Guide to Ladder Safety
How to survive hanging your Christmas Lights
This is the time of the year when people will be hanging their Christmas lights, trying to out do their neighbors. Do you have a Clark Griswold in your neighborhood? Seriously, though; when you are considering hanging lights and decorations on your home, either inside or outside or both, you must take extreme caution while using ladders. One might think there is nothing to it. One might say, "oh this ladder stuff is easy, this ladder weighs nothing". I can assure you one careless mistake and it could cost you a great deal. I do not mean just money costs.
Take care when using ladders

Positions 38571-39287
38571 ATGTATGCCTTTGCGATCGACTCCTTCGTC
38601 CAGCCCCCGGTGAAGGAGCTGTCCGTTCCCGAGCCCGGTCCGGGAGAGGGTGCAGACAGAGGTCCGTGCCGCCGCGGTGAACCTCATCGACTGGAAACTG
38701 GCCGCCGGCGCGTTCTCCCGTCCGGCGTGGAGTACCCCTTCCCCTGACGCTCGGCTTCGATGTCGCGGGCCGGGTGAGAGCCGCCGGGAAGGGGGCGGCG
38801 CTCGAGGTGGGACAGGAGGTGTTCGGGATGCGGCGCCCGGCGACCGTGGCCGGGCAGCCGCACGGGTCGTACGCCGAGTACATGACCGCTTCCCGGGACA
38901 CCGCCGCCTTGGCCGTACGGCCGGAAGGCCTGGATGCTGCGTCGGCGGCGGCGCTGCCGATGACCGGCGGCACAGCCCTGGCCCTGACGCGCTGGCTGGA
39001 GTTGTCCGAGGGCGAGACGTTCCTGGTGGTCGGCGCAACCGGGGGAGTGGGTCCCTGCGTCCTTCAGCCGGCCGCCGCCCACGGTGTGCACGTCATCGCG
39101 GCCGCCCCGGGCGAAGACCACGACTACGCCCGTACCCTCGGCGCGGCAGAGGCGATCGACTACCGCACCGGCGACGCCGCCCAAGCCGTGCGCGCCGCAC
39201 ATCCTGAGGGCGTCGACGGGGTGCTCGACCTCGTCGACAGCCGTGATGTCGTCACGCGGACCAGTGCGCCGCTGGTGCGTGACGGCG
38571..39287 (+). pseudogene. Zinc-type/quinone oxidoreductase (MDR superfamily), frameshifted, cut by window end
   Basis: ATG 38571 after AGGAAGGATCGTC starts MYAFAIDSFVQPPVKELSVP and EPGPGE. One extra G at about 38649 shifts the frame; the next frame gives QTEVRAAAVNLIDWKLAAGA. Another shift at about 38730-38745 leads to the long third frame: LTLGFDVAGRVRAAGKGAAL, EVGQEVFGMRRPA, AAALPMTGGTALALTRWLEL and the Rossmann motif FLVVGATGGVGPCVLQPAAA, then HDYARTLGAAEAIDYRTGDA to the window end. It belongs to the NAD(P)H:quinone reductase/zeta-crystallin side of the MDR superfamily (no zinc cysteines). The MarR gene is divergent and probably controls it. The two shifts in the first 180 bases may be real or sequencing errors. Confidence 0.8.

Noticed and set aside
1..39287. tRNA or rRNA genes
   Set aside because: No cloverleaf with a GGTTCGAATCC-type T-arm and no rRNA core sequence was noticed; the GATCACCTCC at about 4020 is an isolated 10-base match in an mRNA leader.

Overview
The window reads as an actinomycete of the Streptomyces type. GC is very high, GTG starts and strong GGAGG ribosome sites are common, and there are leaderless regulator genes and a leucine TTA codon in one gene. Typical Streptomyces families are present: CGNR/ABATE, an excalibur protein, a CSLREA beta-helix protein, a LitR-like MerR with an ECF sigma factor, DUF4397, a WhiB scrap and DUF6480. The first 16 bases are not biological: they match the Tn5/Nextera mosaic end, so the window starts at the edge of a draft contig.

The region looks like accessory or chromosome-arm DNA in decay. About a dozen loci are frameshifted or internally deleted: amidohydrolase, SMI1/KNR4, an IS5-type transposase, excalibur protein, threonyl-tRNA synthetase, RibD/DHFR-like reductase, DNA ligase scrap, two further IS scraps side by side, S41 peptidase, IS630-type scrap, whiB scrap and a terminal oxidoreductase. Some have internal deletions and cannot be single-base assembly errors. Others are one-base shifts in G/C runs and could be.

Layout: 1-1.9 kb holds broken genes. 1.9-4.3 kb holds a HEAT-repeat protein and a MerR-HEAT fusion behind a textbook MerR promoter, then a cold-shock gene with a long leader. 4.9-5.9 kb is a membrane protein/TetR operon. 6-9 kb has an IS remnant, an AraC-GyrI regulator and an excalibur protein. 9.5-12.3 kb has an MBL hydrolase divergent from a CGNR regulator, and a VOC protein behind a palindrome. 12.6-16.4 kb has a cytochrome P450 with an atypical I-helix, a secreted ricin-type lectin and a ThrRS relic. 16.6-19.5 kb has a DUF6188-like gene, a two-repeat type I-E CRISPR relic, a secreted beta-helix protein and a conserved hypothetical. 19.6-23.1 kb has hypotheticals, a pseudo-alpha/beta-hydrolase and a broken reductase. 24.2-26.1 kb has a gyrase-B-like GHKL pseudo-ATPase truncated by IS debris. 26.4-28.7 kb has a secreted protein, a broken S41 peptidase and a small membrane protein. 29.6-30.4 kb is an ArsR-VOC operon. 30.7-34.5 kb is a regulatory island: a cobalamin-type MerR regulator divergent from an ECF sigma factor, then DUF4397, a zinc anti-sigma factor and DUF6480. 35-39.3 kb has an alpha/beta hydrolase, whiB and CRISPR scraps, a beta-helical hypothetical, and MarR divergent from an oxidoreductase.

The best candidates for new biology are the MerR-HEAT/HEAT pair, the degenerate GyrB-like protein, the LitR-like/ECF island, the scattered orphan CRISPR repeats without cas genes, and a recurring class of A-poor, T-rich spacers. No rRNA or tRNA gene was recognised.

When you are using a ladder you have to think safety. Be particular when you are setting up your ladder. Lets start with outside. It is much safer to have two people when doing any ladder work. Try to incorporate the help of a friend or neighbor or child that is old enough to be of real help. When moving ladders you must be careful not to injure yourself, or someone close by. You also have to be aware of your surroundings. If you are not aware of your surroundings you could easily knock the ladder into something. One of the biggest and most dangerous issues with ladders is electrical wires. It is easier to move a ladder in the horizontal position, rather than a vertical one. When moving a ladder in a vertical position you are putting yourself at risk of several injuries. The first coming from touching an elctrical wire. Many people have died from touching an electrical wire with an aluminum ladder. The ones who did not die suffered electrical burns. You might say, "well I have a fiberglass ladder". That is great, but that brings me to the next injury that can occur from moving a ladder. You can suffer debilitating upper and lower back injuries, and shoulder injuries, and neck sprain injuries by incorrectly moving a ladder. The strain that trying to support a ladder puts on your neck, shoulder and back is huge. You will feel it the next day, especially if you do not move ladders around for a living or on a daily basis. Think about it. If you were to brush against a low hanging tree limb that could throw you off balance and cause you to hurt yourself. That is why I suggest moving the ladder in a horizontal position until you get to where you want to go.